Scientists have long suspected high mercury levels in the Everglades might be crimping the breeding efforts of wading birds.
A new study of white ibises by University of Florida researchers suggests the pollutant could have a far more profound impact than imagined: It turned a good chunk of a captive flock gay.
The study, published online Wednesday in a biological journal, documented a number of changes in the mating behaviors and reproductive success of four groups of ibises fed varying levels of mercury over a three-year period.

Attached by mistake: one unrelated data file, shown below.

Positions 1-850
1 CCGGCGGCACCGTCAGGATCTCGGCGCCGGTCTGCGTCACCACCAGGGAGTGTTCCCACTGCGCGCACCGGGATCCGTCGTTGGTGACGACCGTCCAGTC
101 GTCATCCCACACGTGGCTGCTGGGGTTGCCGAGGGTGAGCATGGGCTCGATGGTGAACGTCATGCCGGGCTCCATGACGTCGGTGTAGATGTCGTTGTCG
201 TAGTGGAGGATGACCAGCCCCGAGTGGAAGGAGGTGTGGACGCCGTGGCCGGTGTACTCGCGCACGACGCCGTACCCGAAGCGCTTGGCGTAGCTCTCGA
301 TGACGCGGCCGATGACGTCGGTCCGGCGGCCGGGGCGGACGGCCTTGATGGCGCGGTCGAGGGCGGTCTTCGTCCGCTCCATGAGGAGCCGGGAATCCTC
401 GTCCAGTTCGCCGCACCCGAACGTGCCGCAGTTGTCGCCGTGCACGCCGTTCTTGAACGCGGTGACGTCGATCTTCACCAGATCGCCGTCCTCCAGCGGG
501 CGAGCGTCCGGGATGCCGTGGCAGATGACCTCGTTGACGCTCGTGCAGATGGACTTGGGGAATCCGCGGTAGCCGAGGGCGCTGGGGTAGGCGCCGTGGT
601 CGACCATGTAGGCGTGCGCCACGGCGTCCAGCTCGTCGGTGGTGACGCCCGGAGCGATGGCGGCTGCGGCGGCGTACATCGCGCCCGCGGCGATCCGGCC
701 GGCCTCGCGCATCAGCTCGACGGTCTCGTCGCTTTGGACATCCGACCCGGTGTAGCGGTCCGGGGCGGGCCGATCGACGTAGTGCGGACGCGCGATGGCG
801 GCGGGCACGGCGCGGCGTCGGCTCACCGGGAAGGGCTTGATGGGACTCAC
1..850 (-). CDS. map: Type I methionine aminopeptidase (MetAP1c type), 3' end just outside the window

By far the most surprising effect was on the courtship inclinations of male ibises. In the first year, 55 percent of the males given the highest doses of mercury in their feed hooked up with other males during breeding season.
"They pretty much did everything except lay eggs," said Peter Frederick, a UF wildlife ecologist who led the study. "They built nests, they copulated, they sat in the nests together."
While the study raises concerns about mercury impacts on wildlife, Frederick flatly dismissed the idea of extrapolating the result to humans, saying that would be a serious misreading.
"Honestly, there is zero relevance for humans," he said.
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